[Corpora-List] Google searches as linguistic evidence

Ramesh Krishnamurthy r.krishnamurthy at aston.ac.uk
Thu Dec 7 15:42:01 CET 2006

Hi Diana

I don't know of many websites who use professional proof-readers,
whereas most book publishers used to
use them (I don't know what the current situation is, but I certainly
notice more typos in recently published
books than in the past). Newspapers use copy-editors, part of whose
function I think is to proof-read.

I have certainly noticed, at several of the academic institutions I
have been involved with, that time pressures
have increased, and so 'tolerance levels' for typos and poor wordings
in all forms of documentation (apart from
research papers, perhaps) are increasing. Also different people often
key/amend/upload the final version of
webpages, and don't have time to refer changes back to the
document-originator for approval...

And "cutting and pasting" creates quite a few errors, automatic
processes such as spellcheckers create others,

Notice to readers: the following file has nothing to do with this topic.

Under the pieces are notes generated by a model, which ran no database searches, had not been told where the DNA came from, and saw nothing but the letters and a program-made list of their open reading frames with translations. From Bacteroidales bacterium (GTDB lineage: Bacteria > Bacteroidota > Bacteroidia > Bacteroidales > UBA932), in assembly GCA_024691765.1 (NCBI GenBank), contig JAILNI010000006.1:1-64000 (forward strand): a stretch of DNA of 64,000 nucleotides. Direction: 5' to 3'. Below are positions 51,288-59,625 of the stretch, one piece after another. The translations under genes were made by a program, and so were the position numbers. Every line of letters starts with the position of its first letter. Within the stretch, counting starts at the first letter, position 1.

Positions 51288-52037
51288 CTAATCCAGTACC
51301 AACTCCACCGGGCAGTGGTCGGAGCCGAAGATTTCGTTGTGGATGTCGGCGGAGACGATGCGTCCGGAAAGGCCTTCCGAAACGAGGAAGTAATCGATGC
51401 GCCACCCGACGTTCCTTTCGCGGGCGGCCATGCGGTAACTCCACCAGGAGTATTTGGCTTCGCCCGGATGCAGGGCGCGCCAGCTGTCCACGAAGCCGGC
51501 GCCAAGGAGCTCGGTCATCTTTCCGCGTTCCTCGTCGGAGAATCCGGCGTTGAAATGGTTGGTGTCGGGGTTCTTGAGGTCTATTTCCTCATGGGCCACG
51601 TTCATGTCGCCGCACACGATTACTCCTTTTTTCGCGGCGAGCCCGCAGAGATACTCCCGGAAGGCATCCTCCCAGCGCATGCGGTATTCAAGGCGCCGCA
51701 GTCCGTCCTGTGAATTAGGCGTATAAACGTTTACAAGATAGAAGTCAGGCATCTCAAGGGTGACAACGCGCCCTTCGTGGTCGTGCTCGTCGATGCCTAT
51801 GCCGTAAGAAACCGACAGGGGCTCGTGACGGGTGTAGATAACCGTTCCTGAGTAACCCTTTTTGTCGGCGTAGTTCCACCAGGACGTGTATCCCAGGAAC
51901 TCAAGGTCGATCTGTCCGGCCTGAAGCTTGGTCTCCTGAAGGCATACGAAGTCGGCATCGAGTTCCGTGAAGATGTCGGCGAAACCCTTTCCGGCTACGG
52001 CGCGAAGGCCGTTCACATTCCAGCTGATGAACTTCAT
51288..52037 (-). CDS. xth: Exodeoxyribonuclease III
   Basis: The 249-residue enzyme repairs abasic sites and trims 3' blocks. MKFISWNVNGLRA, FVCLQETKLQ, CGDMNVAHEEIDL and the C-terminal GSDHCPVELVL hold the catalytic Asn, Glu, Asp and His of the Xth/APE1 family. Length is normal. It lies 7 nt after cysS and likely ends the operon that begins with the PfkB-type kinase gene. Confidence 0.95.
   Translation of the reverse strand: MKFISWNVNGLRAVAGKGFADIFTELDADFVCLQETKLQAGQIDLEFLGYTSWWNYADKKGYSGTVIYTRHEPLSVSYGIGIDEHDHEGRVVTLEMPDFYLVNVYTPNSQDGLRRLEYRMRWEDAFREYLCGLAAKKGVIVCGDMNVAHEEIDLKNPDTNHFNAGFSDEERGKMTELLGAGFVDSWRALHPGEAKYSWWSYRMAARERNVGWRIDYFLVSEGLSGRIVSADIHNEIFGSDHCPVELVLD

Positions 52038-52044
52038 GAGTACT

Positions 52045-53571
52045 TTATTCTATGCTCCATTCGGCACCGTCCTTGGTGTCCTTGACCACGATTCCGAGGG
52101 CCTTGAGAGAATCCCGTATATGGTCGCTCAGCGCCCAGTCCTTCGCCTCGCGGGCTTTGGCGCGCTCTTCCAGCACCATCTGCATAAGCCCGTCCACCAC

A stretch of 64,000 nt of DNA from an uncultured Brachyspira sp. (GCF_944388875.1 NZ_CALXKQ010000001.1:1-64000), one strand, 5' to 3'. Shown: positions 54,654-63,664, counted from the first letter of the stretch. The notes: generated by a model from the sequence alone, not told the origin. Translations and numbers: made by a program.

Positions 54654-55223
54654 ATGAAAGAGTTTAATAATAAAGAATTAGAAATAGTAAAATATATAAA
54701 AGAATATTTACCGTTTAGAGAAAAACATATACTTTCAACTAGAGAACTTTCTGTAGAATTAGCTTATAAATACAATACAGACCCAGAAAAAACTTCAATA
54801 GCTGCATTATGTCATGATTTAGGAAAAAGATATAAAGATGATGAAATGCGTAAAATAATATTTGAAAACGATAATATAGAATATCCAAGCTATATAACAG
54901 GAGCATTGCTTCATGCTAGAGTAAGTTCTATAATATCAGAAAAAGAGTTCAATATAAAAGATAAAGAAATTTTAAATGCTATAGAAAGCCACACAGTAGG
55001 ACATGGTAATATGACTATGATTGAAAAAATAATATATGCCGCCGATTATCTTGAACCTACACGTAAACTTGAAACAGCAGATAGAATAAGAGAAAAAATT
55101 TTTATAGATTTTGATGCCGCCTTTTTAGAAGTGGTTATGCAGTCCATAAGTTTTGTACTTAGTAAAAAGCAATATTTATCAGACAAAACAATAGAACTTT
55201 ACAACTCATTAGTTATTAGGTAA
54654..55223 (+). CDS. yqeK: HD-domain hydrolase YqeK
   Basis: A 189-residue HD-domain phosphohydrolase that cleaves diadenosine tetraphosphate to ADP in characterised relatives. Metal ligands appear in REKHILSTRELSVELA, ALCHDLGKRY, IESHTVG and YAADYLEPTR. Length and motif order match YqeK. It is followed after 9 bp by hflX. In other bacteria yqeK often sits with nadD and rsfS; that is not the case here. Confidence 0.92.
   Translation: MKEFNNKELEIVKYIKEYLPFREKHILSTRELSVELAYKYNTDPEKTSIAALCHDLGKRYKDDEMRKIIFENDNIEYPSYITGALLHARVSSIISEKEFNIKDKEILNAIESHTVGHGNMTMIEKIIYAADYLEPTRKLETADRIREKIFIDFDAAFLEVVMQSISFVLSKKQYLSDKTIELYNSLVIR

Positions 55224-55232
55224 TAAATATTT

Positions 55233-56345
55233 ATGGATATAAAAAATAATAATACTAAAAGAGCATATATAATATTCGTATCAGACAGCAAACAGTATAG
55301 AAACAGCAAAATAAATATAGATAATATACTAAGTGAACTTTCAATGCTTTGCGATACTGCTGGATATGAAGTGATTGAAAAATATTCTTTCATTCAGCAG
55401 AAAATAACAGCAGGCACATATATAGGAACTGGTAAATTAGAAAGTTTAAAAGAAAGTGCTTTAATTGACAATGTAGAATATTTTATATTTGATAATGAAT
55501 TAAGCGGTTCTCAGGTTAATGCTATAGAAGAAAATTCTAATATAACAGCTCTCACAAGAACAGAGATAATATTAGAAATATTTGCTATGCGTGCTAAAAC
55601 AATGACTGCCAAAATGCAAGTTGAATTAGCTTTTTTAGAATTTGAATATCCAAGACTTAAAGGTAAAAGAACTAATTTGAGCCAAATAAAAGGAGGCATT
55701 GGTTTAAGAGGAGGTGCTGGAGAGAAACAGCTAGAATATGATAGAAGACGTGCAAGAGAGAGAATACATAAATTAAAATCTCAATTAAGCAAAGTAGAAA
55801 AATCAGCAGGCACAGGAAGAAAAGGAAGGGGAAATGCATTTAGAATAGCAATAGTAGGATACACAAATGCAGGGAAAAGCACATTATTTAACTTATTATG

and above all I think a major problem of computer-dominated writing
is version control: people tend to keep so many
versions of documents, that inevitably the wrong one is often
selected for onward distribution...


At 13:33 07/12/2006, Diana Maynard wrote:

>Ramesh Krishnamurthy wrote:

>>I suspect many are typos. People are far less fussy about

>>proof-reading website information..

>Is this a fact, or just a gut reaction?

>Obviously it differs depending what type of material we're talking

>about - blogs are much more likely to contain typos and spelling

>mistakes etc. But if we're talking factual websites, are people less

>fussy about proofreading? I'm not sure that my gut feeling is the

>same, but no doubt there is evidence.

>If we use the whole web as a corpus, clearly there will be more

>mistakes than in e.g. the BNC, that's my point about having to weed

>out the rubbish if you do want to use the web as a reliable source.






Ramesh Krishnamurthy

Lecturer in English Studies, School of Languages and Social Sciences,
Aston University, Birmingham B4 7ET, UK
[Room NX08, North Wing of Main Building] ; Tel: +44 (0)121-204-3812 ;
Fax: +44 (0)121-204-3766

Project Leader, ACORN (Aston Corpus Network): http://corpus.aston.ac.uk/

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